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Election glossary - P to Z

  • Published: Tuesday, 6 April 2010

Elections bring their own set of jargon and specialist words. Use the Directgov election glossary to translate some of these terms.

Party election broadcasts

Party election broadcasts are broadcasts made by the political parties and transmitted on TV or radio. By agreement with the broadcasters, each party is allowed a certain number according to the number of candidates it has standing for election. 

Poll card

Poll cards are sent to all registered voters just before the election, giving details of where and when they can vote. You can still vote even if you do not have a poll card, as long as you are on the electoral register.

Polling day

General elections are usually held at least 17 working days after the dissolution of Parliament. General elections are normally held on Thursdays, although there is no law that says this should be so. The last general election to be held on a day other than a Thursday was on Tuesday 27 October 1931.

Polling hours

Polling stations are open between 7.00 am to 10.00 pm for the election. Check your poll card to see that these times have not changed.

Polling station

Voting takes place in a secret ballot at the polling station. Registered voters will be sent details of their local polling station just before the election. The only people allowed in the polling station are the presiding officer, the polling clerks, duty police officers, the candidates, their election agents and polling agents and the voters.

Postal vote

If you live in the UK or abroad and apply in time, you can vote by post. Anyone can apply for a postal vote – you don't need to give a reason.

Presiding officer

The presiding officer is responsible for ensuring the conduct of the voting in polling stations. He or she has to make sure ballot boxes are kept secure and is responsible for transferring them safely to the count.

Prorogation

Prorogation is the formal end to the Parliamentary year and happens when a general election is called. Any Bills which have not obtained royal assent will usually 'die'.

Proxy vote

If you live in the UK or abroad and you're unable to vote in person, you can ask someone to vote on your behalf, and tell them who to vote for. This is called a proxy vote. When you apply for a proxy vote, you have to give a valid reason.

Purdah

Special rules govern the conduct of the civil service from the date the election is called until the day of the election. This is sometimes known as purdah. These rules aim to ensure that public resources are not used for party political purposes, and that there is no activity which could call into question the political impartiality of the civil service. It is also important that any activity does not draw attention away from the election itself.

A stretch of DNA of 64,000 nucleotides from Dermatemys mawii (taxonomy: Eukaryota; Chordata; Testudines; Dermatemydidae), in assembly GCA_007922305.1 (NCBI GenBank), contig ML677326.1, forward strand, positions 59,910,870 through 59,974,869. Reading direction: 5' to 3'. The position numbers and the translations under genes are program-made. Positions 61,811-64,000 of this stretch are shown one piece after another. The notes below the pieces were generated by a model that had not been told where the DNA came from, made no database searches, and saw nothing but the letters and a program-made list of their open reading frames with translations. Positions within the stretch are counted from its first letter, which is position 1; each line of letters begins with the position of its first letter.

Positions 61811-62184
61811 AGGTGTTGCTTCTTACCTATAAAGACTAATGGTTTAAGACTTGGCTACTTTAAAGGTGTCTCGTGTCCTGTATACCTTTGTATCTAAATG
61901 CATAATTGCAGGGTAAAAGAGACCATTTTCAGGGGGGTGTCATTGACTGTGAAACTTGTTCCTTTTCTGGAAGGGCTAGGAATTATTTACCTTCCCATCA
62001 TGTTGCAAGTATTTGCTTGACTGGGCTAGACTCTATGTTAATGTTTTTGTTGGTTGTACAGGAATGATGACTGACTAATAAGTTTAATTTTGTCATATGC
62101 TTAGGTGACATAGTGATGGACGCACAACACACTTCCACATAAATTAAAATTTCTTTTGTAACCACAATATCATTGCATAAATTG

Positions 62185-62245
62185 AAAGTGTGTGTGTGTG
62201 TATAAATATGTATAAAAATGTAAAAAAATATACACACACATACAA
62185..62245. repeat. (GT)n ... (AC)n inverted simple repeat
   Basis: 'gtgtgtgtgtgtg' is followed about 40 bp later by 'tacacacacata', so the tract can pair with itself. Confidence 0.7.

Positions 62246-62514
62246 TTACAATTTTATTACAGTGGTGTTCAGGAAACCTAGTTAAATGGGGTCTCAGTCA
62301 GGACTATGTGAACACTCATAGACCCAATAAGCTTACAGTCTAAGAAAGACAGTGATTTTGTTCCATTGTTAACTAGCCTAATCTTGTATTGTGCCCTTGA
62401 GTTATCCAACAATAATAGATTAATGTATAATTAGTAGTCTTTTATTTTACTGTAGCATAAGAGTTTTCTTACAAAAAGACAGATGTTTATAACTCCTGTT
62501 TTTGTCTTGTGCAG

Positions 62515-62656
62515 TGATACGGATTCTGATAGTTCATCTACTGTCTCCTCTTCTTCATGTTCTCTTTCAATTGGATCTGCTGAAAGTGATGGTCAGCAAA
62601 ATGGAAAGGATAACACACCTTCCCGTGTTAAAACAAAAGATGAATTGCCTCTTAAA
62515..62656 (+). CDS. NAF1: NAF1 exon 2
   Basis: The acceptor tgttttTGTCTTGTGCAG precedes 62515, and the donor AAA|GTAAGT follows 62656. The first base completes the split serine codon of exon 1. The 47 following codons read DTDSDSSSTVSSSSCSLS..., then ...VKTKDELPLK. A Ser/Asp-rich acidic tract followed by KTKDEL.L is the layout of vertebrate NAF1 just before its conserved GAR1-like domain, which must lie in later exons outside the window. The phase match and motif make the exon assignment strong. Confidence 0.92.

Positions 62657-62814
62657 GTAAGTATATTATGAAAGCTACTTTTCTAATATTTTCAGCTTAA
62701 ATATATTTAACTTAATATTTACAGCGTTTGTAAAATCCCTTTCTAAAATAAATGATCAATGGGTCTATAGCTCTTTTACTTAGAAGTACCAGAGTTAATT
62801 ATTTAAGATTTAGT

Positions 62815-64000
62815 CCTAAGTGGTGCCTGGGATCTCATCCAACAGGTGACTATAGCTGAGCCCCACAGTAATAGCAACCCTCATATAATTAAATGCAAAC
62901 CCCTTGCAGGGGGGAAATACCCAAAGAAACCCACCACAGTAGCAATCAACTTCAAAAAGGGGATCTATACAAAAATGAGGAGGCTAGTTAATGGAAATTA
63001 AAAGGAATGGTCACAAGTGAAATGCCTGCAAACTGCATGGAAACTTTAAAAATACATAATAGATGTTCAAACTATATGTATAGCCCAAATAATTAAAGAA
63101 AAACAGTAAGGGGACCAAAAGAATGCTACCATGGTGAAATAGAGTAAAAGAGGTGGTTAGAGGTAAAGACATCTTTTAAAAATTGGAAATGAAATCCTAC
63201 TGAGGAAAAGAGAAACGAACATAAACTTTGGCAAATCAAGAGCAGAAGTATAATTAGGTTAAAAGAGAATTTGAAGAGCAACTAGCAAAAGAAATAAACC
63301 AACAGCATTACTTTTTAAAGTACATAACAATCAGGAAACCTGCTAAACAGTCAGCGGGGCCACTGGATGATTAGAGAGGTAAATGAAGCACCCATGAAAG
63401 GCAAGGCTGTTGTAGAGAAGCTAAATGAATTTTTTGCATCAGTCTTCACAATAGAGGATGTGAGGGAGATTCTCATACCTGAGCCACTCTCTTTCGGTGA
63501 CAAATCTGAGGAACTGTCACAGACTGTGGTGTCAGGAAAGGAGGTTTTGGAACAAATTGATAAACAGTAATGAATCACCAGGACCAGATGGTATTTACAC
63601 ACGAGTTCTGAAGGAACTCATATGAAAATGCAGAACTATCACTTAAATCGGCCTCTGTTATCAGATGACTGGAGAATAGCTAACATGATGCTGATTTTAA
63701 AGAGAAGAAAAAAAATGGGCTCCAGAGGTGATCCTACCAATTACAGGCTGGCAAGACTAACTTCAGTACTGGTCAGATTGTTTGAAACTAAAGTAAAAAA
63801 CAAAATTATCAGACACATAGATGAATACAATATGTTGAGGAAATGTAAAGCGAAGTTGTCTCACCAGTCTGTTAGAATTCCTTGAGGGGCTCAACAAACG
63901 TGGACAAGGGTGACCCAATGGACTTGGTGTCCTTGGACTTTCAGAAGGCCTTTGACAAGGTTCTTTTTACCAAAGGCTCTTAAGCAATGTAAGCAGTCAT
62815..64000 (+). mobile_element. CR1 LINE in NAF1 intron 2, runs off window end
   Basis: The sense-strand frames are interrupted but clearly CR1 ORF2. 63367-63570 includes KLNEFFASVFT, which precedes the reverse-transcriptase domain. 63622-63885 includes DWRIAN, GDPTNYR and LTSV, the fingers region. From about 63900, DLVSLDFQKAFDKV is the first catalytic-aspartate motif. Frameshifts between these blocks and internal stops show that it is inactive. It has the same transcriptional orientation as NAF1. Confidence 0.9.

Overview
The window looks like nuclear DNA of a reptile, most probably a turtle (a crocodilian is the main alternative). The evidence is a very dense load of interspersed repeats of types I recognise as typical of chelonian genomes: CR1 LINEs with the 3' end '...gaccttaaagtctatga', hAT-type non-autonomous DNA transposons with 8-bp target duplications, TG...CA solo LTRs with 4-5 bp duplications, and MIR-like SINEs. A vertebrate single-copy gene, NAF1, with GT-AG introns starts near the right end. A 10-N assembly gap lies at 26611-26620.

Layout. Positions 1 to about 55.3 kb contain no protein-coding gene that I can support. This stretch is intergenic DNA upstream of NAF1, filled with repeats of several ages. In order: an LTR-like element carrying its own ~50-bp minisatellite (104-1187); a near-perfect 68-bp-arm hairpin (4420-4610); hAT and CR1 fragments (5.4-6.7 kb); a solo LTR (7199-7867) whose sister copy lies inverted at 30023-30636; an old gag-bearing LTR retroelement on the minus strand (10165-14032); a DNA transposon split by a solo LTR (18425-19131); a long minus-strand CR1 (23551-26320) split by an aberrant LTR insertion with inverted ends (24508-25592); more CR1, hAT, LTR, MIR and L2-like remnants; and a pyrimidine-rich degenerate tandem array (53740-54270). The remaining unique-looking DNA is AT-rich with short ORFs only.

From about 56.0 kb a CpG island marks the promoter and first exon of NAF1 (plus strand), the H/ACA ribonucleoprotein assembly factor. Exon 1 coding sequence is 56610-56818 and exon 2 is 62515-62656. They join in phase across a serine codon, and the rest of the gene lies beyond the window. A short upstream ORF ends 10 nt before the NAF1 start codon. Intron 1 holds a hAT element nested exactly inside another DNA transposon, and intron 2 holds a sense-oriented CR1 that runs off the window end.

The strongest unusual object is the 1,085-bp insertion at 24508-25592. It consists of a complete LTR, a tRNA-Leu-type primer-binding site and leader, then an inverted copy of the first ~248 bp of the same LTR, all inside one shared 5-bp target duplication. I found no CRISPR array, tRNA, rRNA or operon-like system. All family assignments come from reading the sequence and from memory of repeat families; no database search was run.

Qualifying Commonwealth citizens

Some Commonwealth citizens have the right to vote in UK elections. Qualifying Commonwealth citizens are those who have leave to enter or remain in the UK, or do not require such leave.

Recount

If the result of the election count is close then a candidate can demand a recount. The returning officer can refuse this request if he or she thinks it is unreasonable. Recounts can continue until both candidates and the returning officer are satisfied with the result.

Returning officer

The returning officer is the person who has the overall responsibility for running the election in each constituency. The returning officer will declare the constituency's result following the count.

Rolling registration

'Rolling registration' is the monthly update to the electoral register. If you are eligible to vote, you can register at any time by filling in a registration form and sending it to your local electoral registration office.

Service voter

Members of the Armed Forces – or their spouse or registered civil partner – should register as a service voter if they are based overseas or think they may be posted overseas in the next year. This allows you to register at a fixed address in the UK even if you move around.

Spoilt ballot

Voters may choose to spoil their vote. If a voter spoils their vote by accident, then it must be returned to the presiding officer. If the presiding officer is satisfied that the spoiling is accidental, then another ballot paper is provided.

Suffrage

Suffrage is term that describes the legal right to vote. Changes in the law over the last 200 years have greatly extended the number of people with the right to vote in UK elections.

Tellers

These are supporters of the political parties who wait outside polling stations and ask people for their number on the electoral roll. This is to help the parties check that their supporters have voted. Tellers have no official status and no-one is obliged to give them any information.

Turnout

This is the percentage of people eligible to vote who actually did so. The turnout for the 2005 general election was 61 per cent.

Test roll

In the House of Commons the test roll is the book that new MPs sign when they are sworn in after a general election. The MPs sign their name and their constituency.

Writs of election

These are the official notices issued to Acting Returning Officers telling them that an election is to be held in their constituency.

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